|The Entrance to the Now Closed Studio Backlot Tour at Disney's Hollywood Studios -courtesy darthmaz314.com|
The Studio Backlot Tour was an original attraction that dated back to the 1989 opening of then-named Disney-MGM Studios. At that time, the tour was one of the marquee attractions of the Studios and it was not commonplace to expect long wait times, particularly on peak summer days. The original incarnation of the tour featured a tram trip down "Residential Street," a row of false front house facades that were made famous from movies, commercials and television shows like "The Golden Girls" and "Empty Nest." Follow the link for a few glimpses of Residential Street courtesy of the Disney Parks Blog (click for link). Sadly, the Residential Street portion of the Backlot Tour tram ride was eliminated to make room for the Lights, Motors, Action! Extreme Stunt Show which opened in 2005. The popularity of the Backlot Tour continued to wane over the years, particularly after it was dissected to make room for Lights, Motors, Action!
|Lights, Motors, Action! Extreme Stunt Show at Disney's Hollywood Studios - courtesy darthmaz314.com|
Another component of the tram tour was the trip through "The Boneyard," a collection of large scale props featured in various Disney films. Here you could see some classic props from popular films, including the bone cages from "Pirates of the Caribbean: Dead Man's Chest," the hijacked plane from "Con Air," the steamroller used to flatten Judge Doom in "Who Framed Roger Rabbit," a Skiff from "Return of the Jedi," one of the many incarnations of "Herbie the Love Bug," and "The Mouse," one of Walt Disney's private planes, used by Walt and other Disney executives for three decades.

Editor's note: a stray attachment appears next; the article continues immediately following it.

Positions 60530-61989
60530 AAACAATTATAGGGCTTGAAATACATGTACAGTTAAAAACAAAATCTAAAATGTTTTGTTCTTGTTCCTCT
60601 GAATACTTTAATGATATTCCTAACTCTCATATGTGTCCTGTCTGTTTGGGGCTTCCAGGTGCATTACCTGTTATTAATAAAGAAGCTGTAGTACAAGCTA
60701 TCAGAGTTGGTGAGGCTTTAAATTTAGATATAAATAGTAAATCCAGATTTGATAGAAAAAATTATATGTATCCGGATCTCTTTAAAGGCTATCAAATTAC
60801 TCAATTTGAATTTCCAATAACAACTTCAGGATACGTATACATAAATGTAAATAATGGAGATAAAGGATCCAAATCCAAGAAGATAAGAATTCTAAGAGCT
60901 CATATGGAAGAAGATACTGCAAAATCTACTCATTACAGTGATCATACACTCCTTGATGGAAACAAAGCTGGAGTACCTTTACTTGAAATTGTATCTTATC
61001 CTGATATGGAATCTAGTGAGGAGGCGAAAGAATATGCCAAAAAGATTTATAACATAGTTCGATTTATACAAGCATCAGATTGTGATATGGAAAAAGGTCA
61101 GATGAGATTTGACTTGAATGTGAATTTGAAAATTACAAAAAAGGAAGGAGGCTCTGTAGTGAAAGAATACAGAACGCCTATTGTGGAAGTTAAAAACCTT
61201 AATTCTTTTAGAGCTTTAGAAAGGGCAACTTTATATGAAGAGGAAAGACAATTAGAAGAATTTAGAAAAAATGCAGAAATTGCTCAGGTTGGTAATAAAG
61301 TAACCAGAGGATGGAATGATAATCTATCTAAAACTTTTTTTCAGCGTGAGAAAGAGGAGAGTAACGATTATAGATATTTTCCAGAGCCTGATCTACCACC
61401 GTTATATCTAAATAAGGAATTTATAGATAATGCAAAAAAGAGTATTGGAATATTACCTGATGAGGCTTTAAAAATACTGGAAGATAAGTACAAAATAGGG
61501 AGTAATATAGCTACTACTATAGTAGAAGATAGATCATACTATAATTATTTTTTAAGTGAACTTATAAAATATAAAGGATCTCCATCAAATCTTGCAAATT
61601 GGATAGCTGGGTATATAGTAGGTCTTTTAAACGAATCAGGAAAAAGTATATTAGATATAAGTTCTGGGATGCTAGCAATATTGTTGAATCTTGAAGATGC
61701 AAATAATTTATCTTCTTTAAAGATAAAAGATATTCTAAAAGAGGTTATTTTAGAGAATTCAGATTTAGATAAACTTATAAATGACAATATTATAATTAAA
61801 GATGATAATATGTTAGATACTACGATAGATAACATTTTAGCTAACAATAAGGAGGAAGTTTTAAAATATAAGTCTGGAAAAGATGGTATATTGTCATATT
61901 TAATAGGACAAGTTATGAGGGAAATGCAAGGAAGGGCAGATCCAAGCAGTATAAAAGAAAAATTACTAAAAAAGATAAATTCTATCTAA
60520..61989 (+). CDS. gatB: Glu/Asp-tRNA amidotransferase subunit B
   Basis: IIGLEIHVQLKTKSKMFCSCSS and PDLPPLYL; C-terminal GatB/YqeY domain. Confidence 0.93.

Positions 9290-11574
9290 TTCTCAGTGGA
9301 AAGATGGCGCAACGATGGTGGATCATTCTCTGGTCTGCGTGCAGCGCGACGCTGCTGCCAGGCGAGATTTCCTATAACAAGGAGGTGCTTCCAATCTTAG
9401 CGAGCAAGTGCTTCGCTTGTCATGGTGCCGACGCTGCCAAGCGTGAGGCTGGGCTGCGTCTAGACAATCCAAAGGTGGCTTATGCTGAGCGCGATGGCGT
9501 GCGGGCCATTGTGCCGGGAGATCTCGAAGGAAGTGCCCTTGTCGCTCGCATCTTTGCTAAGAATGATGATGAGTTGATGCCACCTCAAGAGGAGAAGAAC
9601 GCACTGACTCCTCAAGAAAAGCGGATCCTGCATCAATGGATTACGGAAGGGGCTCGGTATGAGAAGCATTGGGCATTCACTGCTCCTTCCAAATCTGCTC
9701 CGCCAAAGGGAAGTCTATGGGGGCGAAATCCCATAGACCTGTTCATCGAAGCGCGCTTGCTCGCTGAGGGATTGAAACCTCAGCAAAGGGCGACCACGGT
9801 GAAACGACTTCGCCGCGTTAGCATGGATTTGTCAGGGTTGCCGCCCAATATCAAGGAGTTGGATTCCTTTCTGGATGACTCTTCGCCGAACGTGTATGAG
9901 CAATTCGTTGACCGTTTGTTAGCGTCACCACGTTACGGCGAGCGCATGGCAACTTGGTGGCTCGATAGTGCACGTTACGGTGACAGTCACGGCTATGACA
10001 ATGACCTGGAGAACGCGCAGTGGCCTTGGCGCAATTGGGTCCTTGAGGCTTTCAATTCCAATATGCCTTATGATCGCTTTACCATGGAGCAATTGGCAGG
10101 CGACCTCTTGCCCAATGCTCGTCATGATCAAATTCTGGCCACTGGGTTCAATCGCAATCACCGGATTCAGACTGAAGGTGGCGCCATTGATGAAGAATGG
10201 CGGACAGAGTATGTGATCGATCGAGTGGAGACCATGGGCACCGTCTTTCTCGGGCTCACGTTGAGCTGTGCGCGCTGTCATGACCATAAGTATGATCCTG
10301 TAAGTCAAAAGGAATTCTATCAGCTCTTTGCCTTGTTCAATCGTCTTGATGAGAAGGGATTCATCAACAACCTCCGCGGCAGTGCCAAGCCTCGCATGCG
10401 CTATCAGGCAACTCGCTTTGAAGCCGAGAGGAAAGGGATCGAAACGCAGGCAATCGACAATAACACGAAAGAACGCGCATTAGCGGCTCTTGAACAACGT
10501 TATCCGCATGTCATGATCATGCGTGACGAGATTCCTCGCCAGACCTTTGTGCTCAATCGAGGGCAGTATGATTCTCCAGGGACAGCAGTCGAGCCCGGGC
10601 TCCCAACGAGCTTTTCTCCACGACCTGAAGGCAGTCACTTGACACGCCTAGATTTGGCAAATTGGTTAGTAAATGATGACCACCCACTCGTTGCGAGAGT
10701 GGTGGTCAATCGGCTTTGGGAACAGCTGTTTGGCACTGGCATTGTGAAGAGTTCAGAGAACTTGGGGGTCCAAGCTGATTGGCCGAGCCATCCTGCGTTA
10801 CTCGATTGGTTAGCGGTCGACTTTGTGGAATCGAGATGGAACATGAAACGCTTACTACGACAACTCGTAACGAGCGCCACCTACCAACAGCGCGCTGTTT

|Bonecages from Pirates of the Caribbean: Dead Man's Chest from The Studio Backlot Tour at Disney's Hollywood Studios -courtesy darthmaz314.com|
|The Con Air Plane from The Studio Backlot Tour at Disney's Hollywood Studios - courtesy darthmaz314.com|
|The Steamroller the Flattened Judge Doom from The Studio Backlot Tour at Disney's Hollywood Studios - courtesy darthmaz314.com|
|Herbie the Love Bug from The Studio Backlot Tour at Disney's Hollywood Studios Courtesy darthmaz314.com|
|Return of the Jedi Skiff from The Studio Backlot Tour at Disney's Hollywood Studios - courtesy darthmaz314.com|
One of the Backlot Tour's highlights was the tram's trip through "Catastrophe Canyon." As your tram wound its way through the backstage area of Lights, Motors, Action! (which is unavoidable, since this attraction was literally built around the Backlot Tour) it "inadvertently" wandered onto a "hot set" where there was a very dangerous special effect scene being filmed. This scene included a rickety bridge, an earthquake, some pesky falling live wires, an oil truck that caught ablaze faster than Katniss Everdeen on amphetamines, and a deluge tank effect that cascaded enough water down the canyon to extinguish the fire and introduce a fleeting moment of cool into an otherwise torrid central Florida summer day. Click the link to watch darthmaz314.com's Video Featurette spotlighting Catastrophe Canyon (click for link).